Last month, I climbed back into the hot seat. That is, I temporarily got my old job back. For a few months, I’ll be the part-time, interim Communications Director for a large non-profit while still trying to run my freelance business.
Who was it that said you can never step into the same stream twice? A wise person, obviously. Since I left the area to move to Baltimore in the beginning of 2008, the agency has grown to nearly double its former size in number of staff and revenues. That’s really impressive in this economy. But the Communications Department remained the same size—just one person.
Every day, I struggle to answer the question: how does one person handle the communications needs of 500+ staff running 50+ programs? Not to mention the increased needs of the fundraising department and a young but fast-growing advocacy organization. Oh, and social media has finally came into the picture, too.
It’s hard to give the great staff all of the support they need in terms of literature, media relations, social media, advertising, website copy, signage, and marketing plans. Some of them (though thankfully not all) are running on a shoestring budget. Many are also building new programs and some need to find new revenue streams. All of this calls for enormous creativity in developing successful promotional strategies.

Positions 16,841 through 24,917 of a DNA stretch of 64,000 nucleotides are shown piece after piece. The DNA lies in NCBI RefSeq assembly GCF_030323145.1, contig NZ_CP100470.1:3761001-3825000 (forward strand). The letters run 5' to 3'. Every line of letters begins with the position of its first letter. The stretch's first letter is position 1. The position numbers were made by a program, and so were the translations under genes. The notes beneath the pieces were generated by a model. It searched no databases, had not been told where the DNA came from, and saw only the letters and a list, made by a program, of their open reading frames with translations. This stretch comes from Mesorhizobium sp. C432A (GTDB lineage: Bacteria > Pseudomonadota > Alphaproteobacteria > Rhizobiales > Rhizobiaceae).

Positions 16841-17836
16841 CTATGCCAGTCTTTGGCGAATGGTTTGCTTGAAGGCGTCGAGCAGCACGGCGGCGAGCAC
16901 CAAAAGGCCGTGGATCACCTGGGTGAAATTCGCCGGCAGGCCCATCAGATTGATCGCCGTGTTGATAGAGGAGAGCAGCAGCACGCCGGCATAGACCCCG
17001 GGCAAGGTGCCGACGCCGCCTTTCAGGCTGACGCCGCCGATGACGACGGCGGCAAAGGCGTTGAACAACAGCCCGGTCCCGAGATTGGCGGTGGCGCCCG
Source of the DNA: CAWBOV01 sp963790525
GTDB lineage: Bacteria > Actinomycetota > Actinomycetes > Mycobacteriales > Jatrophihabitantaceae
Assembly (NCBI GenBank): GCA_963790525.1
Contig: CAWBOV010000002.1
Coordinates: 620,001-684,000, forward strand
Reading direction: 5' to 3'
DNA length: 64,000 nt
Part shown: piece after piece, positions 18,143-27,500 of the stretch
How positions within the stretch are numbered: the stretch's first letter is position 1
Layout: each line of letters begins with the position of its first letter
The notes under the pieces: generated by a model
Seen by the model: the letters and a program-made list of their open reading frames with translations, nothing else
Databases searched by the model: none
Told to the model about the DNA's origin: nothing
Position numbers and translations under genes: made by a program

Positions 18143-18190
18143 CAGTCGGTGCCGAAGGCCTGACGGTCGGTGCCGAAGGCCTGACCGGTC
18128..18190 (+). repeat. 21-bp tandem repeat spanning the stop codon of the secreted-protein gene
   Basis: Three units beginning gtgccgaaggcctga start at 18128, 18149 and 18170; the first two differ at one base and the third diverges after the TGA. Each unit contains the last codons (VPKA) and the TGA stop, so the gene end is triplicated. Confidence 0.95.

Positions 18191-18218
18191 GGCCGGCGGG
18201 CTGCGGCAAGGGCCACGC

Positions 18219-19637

I’ve recently read articles that are critical of the large non-profit consultant “subculture” that seems to be draining precious resources away from important causes. We are not them. We are working our butts off at reasonable prices to get everything from fundraising appeals to billboards, brochures, and email blasts done on time.
I once wrote a blog about regime change in marketing departments and how good writers can ease the pain during a transition. I should have added that you also need experienced designers, project managers, marketing strategists, and social media managers to keep the organization together.
Our team, which includes Métier Marketing Communications and Kerk Communications, has shown me again the importance of choosing the right partners for any job. It always takes a village. I couldn’t do this without them.